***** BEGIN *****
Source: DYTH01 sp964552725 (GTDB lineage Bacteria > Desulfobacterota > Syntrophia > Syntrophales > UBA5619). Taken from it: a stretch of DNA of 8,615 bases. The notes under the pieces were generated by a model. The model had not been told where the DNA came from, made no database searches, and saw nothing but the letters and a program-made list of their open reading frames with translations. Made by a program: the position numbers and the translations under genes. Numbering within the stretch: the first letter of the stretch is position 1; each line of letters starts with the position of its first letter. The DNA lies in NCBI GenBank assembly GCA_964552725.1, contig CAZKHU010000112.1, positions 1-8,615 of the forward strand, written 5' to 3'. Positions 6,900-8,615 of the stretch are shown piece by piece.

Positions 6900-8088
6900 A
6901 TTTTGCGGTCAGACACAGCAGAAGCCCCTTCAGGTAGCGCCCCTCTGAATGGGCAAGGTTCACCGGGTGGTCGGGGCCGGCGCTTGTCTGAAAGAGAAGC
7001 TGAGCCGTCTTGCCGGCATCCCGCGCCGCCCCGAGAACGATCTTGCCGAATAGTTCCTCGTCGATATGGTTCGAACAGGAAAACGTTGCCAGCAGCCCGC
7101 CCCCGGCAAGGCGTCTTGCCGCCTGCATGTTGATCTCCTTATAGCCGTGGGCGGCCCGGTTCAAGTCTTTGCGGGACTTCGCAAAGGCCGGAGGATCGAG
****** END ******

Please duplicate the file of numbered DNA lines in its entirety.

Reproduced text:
Source: DYTH01 sp964552725 (GTDB lineage Bacteria > Desulfobacterota > Syntrophia > Syntrophales > UBA5619). Taken from it: a stretch of DNA of 8,615 bases. The notes under the pieces were generated by a model. The model had not been told where the DNA came from, made no database searches, and saw nothing but the letters and a program-made list of their open reading frames with translations. Made by a program: the position numbers and the translations under genes. Numbering within the stretch: the first letter of the stretch is position 1; each line of letters starts with the position of its first letter. The DNA lies in NCBI GenBank assembly GCA_964552725.1, contig CAZKHU010000112.1, positions 1-8,615 of the forward strand, written 5' to 3'. Positions 6,900-8,615 of the stretch are shown piece by piece.

Positions 6900-8088
6900 A
6901 TTTTGCGGTCAGACACAGCAGAAGCCCCTTCAGGTAGCGCCCCTCTGAATGGGCAAGGTTCACCGGGTGGTCGGGGCCGGCGCTTGTCTGAAAGAGAAGC
7001 TGAGCCGTCTTGCCGGCATCCCGCGCCGCCCCGAGAACGATCTTGCCGAATAGTTCCTCGTCGATATGGTTCGAACAGGAAAACGTTGCCAGCAGCCCGC
7101 CCCCGGCAAGGCGTCTTGCCGCCTGCATGTTGATCTCCTTATAGCCGTGGGCGGCCCGGTTCAAGTCTTTGCGGGACTTCGCAAAGGCCGGAGGATCGAG